Part 6 of Vauxhall’s Decade-a-Day reaches our half way point, and recognises not only the heavy design influence from our then US parent, but also the growing importance of Bedford – Vauxhall’s commercial vehicle division – to the business. So, we have two vehicles for your delectation today: the PA Velox/Cresta, and the Bedford CA panel van.


The 2.25-litre, six-cylinder PA Velox and Cresta arrived in 1957 and were built, with minor styling changes, until 1962. Illustrating the company’s huge growth in export sales at the time, a PA model became the two-millionth Vauxhall to roll off the Luton line.

A large car by post-war British standards, but diminutive compared with GM’s Stateside behemoths on which its design was based, the PA Velox/Cresta was the perfect antidote to the UK’s largely grey and austere ‘50s motoring landscape.

Vauxhall’s famous ‘flutes’ made a final appearance (though they were only represented in concave chrome side-strips), but in every other respect the PA embodied a brave new world for Vauxhall. Tail fins, swathes of chrome, a bright body-colour palette and wrap-around front screen gave it the scaled-down look of a ’57 Chevy Bel Air, while inside, bench seats and a column gear-shift completed the US feel.

Almost all PAs were saloons, but Friary produced a stylish estate version, one of which (pictured) was used by HM The Queen, fitted with a gun rack and vinyl floor covers for her corgis.

Technical Data:

Body: 6-seat saloon

Engine: 6 cylinders in-line

Engine Capacity: 2,262cc,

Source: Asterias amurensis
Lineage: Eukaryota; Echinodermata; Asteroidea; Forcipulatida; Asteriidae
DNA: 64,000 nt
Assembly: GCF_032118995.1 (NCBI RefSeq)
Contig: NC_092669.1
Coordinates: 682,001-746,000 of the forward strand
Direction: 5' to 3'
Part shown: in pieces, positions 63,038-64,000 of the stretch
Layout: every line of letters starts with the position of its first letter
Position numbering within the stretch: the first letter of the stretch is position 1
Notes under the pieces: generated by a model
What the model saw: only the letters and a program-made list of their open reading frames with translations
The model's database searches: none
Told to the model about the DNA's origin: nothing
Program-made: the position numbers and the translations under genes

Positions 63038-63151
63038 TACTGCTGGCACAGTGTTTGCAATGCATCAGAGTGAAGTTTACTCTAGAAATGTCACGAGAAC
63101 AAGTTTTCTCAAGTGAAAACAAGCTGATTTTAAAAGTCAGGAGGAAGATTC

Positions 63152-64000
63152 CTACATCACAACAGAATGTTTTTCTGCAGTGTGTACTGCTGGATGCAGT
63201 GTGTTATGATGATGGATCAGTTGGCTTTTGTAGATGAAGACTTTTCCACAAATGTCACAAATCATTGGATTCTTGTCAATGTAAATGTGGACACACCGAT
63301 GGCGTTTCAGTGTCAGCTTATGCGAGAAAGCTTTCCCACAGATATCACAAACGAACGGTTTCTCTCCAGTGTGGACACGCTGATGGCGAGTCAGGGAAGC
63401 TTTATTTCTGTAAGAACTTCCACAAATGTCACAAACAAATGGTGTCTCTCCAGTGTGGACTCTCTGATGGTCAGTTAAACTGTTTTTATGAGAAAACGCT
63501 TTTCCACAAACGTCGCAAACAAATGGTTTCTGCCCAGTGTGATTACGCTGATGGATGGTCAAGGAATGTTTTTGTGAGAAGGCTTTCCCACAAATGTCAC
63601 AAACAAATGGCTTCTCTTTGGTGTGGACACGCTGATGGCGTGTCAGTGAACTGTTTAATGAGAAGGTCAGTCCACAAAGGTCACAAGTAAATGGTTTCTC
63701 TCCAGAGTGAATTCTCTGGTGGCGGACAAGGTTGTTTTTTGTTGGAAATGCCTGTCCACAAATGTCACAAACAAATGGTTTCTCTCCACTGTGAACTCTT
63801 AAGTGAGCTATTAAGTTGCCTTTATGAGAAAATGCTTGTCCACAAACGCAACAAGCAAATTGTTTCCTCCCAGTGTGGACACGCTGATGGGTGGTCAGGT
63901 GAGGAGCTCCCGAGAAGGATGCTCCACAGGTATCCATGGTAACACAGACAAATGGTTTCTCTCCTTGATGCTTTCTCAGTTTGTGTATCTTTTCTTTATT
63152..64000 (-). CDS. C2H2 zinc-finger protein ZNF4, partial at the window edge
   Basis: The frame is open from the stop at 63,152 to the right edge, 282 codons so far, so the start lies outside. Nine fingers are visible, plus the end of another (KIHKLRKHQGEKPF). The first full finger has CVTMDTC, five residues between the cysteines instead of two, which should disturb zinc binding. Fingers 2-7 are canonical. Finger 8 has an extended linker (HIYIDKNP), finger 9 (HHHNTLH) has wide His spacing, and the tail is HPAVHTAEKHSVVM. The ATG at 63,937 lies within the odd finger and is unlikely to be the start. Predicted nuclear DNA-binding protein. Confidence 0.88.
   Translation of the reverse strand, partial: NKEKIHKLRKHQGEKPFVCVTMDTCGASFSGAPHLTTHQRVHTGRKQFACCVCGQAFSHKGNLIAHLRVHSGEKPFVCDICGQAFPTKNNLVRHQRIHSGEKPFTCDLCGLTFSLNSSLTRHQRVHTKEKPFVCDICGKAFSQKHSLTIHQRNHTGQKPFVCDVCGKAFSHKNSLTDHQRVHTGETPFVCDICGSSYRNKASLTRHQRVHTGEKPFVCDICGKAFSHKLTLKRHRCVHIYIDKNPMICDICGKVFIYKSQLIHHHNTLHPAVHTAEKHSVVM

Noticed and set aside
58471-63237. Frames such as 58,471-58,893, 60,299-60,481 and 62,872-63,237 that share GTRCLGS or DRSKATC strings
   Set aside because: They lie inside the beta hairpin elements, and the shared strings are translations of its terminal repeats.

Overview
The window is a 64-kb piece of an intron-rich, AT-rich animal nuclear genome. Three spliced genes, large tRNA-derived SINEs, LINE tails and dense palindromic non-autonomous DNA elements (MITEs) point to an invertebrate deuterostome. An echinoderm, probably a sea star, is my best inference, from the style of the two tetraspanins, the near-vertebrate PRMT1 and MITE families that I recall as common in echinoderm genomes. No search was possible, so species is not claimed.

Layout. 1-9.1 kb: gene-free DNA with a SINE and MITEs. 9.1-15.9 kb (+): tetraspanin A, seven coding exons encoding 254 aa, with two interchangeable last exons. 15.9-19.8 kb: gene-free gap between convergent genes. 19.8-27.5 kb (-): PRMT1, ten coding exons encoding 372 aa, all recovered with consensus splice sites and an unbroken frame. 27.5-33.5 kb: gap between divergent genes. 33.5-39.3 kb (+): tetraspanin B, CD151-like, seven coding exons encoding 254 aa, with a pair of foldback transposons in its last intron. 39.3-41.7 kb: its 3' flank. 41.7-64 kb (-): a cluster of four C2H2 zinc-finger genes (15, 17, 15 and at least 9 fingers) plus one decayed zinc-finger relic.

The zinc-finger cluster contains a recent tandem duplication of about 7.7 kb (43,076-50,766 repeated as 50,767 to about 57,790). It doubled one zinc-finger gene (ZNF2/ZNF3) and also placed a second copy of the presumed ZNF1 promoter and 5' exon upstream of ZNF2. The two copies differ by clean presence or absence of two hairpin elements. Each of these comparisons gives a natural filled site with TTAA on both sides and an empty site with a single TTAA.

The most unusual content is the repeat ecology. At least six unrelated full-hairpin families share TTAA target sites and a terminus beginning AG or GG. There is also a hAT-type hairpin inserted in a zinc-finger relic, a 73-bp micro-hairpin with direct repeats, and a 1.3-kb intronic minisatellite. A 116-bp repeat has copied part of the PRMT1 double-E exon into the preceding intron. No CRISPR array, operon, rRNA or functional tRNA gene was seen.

Top Speed: 90mph

0-60mph: 16.8 seconds

Fuel Consumption: 23mpg

Transmission: RWD, 3-speed all-synchromesh gearbox (auto optional)



The van to own in the fifties and early sixties was the Bedford CA.  It was arguably the UK’s first purpose-built light commercial vehicle and was introduced in 1952 as both a panel van and chassis cowl. 

It proved popular for delivery drivers and roundsmen, who loved its sliding doors, and the cab-only version provided bodybuilders with many opportunities for specialist coachwork such as dropsides, milk floats and mobile shops. The Dormobile was the first of many conversions carried out to the CA, complete with an elevating roof to liberate extra space inside, bringing the joys of motor-caravaning to the masses.

Over a quarter of a million CAs were produced between 1952 and 1969, when it was replaced by the larger Bedford CF.

Technical Data:

Body: Panel van/chassis cab/bespoke variants

Engine: In-line, four cylinder

Engine Capacity: 1595cc

Top Speed: n/a

0-60mph: n/a

Fuel Consumption: n/a


Previous instalments of Decade-a-Day can be found here:

1903 5hp –

1910 C-10 ‘Prince Henry’ -

30-98 -

H-Type -

Churchill Tank –